Thursday

Teaching Kids Fire Safety: A Parent's Peace of Mind

My boys were tiny when we lived on Long Island. I had three under the age of two.

It was actually Joey's idea - of course- that everyone crawl in here with Knox.

But that didn't stop me from going places - I had to! One of my frequent destinations was Target (naturally). To get to the Target, I had to drive about 20 minutes up the Meadowbrook State Parkway, which was surrounded on both sides by water for part of the distance.



As I drove, I would wonder what I would do if my van ever plunged over the side of the expressway and into the water. How would I get everyone out of the van? I don't think that made me crazy, just a typical mom who worries about the safety of her children ALL.THE.TIME. Planning things out just gives us peace of mind, right?

I never did figure out a plan for getting the baby out of the car seat, unbuckling the toddlers, and swimming us all to safety. It makes me sick to my stomach to even think about it now.

Our boys are older now, and we have definitely taught them ways to keep themselves safe. Stranger danger? Kick, scream, and run. Water safety? Wear a life jacket, never swim alone, and keep taking swim lessons (that's one of Mom's "non-negotiable" items). Fire safety? Exit the house immediately and meet the family in our designated spot.

Easy peasy.

Until, that is, my ten-year-old and I watched this FEMA/NFPA fire safety video, and we realized that we only have one planned escape route out of our house.




This video, called "What's that Sound?"  by Recess Monkey is geared toward second and third graders. It reminds your kids to "move their feet when they hear that beep." But it also talked about knowing two ways out, which is so important. I know my boys would panic if their main exit was blocked. When we finish building our new house, we will definitely go over all possible escape routes with the boys.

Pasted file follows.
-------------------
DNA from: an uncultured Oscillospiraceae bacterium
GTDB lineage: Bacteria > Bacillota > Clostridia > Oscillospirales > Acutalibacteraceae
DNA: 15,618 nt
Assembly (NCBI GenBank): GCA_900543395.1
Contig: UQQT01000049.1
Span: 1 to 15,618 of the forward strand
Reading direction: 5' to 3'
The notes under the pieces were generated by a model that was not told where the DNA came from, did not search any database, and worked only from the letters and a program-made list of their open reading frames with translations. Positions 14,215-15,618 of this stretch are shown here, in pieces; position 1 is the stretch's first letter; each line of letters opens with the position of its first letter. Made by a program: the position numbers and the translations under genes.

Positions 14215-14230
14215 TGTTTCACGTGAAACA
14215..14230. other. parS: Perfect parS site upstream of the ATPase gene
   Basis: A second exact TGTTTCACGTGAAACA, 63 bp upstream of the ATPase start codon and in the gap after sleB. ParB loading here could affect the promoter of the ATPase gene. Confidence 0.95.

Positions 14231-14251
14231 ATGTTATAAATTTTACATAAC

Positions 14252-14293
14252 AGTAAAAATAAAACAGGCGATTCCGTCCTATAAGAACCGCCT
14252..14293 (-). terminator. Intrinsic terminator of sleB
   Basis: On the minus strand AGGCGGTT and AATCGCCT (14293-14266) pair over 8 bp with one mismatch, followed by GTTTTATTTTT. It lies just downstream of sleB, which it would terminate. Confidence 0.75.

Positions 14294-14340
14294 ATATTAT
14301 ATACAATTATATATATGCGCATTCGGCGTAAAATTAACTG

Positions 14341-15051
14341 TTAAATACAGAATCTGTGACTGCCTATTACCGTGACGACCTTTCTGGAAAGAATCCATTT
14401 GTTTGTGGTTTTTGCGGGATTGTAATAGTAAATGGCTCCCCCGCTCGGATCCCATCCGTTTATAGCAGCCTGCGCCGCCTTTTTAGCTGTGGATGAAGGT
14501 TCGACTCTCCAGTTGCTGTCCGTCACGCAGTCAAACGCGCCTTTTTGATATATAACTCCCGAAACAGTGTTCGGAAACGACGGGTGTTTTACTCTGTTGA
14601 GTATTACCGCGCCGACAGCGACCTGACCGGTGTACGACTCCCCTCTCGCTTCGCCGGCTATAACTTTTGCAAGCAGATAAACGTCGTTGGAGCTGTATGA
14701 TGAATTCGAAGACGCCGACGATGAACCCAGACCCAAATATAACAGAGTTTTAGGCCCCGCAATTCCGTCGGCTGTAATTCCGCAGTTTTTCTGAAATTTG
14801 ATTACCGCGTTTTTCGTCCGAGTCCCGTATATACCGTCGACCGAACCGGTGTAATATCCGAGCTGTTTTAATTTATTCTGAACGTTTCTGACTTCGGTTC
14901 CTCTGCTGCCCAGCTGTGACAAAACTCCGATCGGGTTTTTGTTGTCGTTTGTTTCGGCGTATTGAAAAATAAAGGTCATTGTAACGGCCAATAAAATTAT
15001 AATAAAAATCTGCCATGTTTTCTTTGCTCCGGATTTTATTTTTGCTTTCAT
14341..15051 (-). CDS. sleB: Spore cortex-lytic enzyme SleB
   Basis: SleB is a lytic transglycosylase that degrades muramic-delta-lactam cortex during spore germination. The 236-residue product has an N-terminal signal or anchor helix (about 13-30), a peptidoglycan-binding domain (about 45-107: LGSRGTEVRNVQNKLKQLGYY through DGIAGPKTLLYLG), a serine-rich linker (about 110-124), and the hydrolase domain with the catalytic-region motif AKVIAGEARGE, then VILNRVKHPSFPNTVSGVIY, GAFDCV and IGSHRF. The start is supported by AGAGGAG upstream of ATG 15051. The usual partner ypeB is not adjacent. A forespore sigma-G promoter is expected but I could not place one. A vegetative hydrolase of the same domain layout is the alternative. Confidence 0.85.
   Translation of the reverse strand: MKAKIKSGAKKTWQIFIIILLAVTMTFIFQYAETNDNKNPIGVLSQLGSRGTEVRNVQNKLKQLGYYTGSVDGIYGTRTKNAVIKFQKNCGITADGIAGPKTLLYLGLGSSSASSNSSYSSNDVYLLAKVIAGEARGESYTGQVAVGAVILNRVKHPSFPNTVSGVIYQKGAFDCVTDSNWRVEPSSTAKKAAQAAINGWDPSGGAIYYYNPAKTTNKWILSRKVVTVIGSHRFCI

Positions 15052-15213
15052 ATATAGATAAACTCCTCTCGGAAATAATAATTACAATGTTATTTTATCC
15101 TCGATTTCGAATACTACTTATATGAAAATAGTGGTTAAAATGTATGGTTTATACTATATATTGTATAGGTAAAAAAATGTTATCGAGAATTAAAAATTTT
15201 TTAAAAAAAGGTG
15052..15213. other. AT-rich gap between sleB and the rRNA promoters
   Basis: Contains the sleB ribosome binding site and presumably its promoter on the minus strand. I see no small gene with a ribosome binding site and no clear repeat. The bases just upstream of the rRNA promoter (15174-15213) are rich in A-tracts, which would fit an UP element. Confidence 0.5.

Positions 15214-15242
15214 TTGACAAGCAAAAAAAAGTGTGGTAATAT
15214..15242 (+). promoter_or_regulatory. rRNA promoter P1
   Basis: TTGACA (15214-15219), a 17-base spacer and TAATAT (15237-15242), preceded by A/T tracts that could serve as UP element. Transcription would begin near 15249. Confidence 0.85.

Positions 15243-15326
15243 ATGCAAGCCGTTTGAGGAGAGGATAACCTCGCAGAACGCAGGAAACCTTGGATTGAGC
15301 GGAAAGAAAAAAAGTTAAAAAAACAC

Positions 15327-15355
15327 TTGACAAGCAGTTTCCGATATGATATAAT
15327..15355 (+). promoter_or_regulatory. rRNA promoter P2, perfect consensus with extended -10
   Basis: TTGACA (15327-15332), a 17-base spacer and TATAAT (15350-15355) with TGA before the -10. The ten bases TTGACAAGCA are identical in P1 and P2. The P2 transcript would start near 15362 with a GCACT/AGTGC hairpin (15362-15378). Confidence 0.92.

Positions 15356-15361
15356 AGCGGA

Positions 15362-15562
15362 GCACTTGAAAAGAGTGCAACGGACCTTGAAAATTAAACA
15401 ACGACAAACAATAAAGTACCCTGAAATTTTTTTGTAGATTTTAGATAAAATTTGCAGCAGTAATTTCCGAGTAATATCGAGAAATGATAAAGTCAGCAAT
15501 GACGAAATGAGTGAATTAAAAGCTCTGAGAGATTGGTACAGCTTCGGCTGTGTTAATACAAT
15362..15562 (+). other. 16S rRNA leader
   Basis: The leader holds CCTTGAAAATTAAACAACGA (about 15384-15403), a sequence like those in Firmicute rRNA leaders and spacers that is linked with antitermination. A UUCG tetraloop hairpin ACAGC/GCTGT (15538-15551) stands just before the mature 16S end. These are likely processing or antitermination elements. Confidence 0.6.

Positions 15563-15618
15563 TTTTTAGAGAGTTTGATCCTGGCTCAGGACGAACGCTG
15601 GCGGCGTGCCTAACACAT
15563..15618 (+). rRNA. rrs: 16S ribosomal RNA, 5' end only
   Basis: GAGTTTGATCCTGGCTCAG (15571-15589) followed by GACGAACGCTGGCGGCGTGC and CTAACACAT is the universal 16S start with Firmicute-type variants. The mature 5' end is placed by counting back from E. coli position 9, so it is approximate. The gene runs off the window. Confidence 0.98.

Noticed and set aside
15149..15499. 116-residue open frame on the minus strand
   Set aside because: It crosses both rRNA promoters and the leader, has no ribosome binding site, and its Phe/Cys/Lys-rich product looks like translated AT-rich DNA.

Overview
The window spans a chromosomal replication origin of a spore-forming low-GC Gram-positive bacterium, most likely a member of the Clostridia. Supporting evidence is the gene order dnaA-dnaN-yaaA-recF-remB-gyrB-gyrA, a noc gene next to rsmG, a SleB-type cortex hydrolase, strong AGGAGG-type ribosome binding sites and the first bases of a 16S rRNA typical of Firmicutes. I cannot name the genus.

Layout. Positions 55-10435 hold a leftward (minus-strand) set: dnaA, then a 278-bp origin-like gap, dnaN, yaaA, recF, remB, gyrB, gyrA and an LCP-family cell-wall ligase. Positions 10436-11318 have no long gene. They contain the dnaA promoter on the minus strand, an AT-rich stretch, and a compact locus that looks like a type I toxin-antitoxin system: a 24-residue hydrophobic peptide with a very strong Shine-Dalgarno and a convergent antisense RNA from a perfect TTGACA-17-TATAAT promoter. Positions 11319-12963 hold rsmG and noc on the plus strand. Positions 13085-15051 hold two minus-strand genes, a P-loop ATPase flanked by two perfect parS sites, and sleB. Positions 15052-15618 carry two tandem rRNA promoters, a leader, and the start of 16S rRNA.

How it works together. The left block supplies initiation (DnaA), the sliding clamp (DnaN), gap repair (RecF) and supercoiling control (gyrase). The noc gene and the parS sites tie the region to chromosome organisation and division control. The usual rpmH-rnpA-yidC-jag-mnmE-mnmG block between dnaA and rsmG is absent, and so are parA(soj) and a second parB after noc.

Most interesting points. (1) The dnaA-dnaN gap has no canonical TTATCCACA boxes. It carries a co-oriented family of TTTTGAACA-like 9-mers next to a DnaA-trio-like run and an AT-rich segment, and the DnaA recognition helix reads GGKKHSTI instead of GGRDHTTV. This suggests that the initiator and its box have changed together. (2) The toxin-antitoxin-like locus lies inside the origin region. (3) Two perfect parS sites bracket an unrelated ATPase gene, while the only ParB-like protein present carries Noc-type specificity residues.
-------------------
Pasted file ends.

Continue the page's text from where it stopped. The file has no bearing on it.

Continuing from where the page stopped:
Another video, called "Little Rosalie" by Steve Songs, was actually my favorite of the two.


Geared toward pre-k to first graders, it goes over the four steps you should take after hearing the fire alarm. The tune is catchy, the four steps are repeated several times, and it made my boys want to create a big chart illustrating our escape plan (put that on the list of things to do!).

There are more videos, songs, stories, games, interactive e-books, and lesson plans for teachers on the website Sparky's Schoolhouse. This site is a wealth of information to everyone from parents to teachers to homeschooling mamas. If you need a fun and interactive way to teach any child about fire safety, this is place to be. You can never be too safe when it comes to anything concerning your child - fire especially!

This comes close to my heart, as we had a small fire at our house last fall. Luckily, it did not get out of control, I was the only one home at the time, and a quick thinking (and smelling) neighbor alerted me to the danger; but if it had happened while we were all sleeping, it could have gotten out of control very quickly.

Fire safety isn't something to mention once and then never again. A fire can happen to anyone. I just donated money to the family of a long time Kissing the Frog fan who lost their home and belongings in a fire. Show your kids the website, sing the songs, do the activities. You - and your peace of mind - will thank me for it later.

*And I thank WeAreTeachers, FEMA, and NFPA for sponsoring this post in which all of the opinions were my own.
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